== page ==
Everyone is creative. Whether you’re a painter, a woodworker or an accountant—we all have our own ways of engaging with creativity every day. That’s why we’re partnering with Bombay Sapphire, to celebrate their commitment to help everyone find their canvas. Here, we continue our series showcasing six different artists with LA-based illustrator and graphic designer Mindy Lee, aka Happyminders.
Downtown Los Angeles-based graphic designer Mindy Lee (artistically known as Happyminders) describes her art as for “the weird and curious,” an intersection that Lee recognizes her own identity in. “‘Weird’ is…an impetus, not an embarrassment. ‘Weird’ is our true selves we hide because we fear rejection and being misunderstood,” she continued.
“‘Weird’ is our obsessions, our odd birthmarks, our hidden talents and secrets. Expressing our ‘weird’ and owning up to our ‘weird’ takes a lot of courage and we can use it to speak our truth.”
“Expressing our ‘weird’ and owning up to our ‘weird’ takes a lot of courage and we can use it to speak our truth.”
And as a practitioner of what she preaches, Lee unveils her own truths out loud. In a January-stamped Instagram post, the artist shared that her son—”my stinky cheesy toddler”—had been diagnosed with Autism Spectrum Disorder just before his third birthday. As he is the one who Lee admits pushed her to “pursue [her] artistry in a more authentic way,” his disorder is now influencing her in, well, broader strokes. ”I believe my son’s diagnosis will give me more opportunities to dig deeper into why we are the way that we are as humans.” Lee said. “And to create more inclusive work.”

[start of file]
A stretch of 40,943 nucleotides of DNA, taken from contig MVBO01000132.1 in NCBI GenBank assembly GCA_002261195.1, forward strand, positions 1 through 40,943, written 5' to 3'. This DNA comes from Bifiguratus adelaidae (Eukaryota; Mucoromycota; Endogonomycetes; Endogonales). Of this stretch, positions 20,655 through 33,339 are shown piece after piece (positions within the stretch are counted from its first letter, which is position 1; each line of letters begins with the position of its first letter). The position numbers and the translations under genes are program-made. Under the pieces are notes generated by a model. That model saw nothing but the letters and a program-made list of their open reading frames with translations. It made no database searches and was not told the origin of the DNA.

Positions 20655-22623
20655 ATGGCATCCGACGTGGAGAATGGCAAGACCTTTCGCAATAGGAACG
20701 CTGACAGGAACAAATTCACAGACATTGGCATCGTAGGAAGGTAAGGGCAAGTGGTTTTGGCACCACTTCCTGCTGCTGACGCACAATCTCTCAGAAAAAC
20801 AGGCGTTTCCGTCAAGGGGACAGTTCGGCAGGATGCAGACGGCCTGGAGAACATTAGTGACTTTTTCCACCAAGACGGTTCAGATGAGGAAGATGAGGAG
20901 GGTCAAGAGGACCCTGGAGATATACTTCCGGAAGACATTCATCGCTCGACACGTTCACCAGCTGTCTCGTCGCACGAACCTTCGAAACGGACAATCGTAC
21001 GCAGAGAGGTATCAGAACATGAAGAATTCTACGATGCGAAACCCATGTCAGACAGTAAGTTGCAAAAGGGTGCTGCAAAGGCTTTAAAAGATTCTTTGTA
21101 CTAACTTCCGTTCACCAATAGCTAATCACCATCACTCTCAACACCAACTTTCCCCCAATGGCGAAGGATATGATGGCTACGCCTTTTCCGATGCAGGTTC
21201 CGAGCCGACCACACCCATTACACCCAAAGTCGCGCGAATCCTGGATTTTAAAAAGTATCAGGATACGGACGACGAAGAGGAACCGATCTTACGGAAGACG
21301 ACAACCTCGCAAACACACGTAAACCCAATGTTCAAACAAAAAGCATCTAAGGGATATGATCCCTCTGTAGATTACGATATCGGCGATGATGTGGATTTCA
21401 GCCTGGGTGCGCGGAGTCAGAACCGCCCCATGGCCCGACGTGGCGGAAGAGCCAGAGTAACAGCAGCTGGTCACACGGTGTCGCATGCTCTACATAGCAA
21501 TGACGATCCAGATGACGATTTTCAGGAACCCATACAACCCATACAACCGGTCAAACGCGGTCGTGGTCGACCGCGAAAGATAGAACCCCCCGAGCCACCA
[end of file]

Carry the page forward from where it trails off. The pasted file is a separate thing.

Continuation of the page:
“[With art], you’re free to express yourself in new ways that can bring hope because it can reveal so much more of who you are”—and this belief is likely what turned her from a volunteer circa 2009 into Teaching Artist at non-profit arts education center, Inner City Arts. Nestled among Skid Row, the campus provides hands-on instruction to K-12 students from professionals across the visual, media and performing arts. With a B.F.A. in Graphic Design and an M.A. in Art Education from California State University Long Beach, Lee’s still learning—but from the undergrads. “The most courageous people I know are teenagers,” she said. “Their plight, their angst, their weird imagination; their stories when harnessed into their art become so powerful and relatable.”
“[With art], you’re free to express yourself in new ways that can bring hope because it can reveal so much more of who you are”
Like her artist alias, Lee says she creates in a “happy” cave in DTLA and the output that comes from that cave is aimed to offer the same sentiment. “My hope is simple,” she said. “That people enjoy [my art]. I’m such a people-pleaser. I hope that my work can push others to share and tell their own story. I want people to feel that their most weird self is their most true and beautiful self.”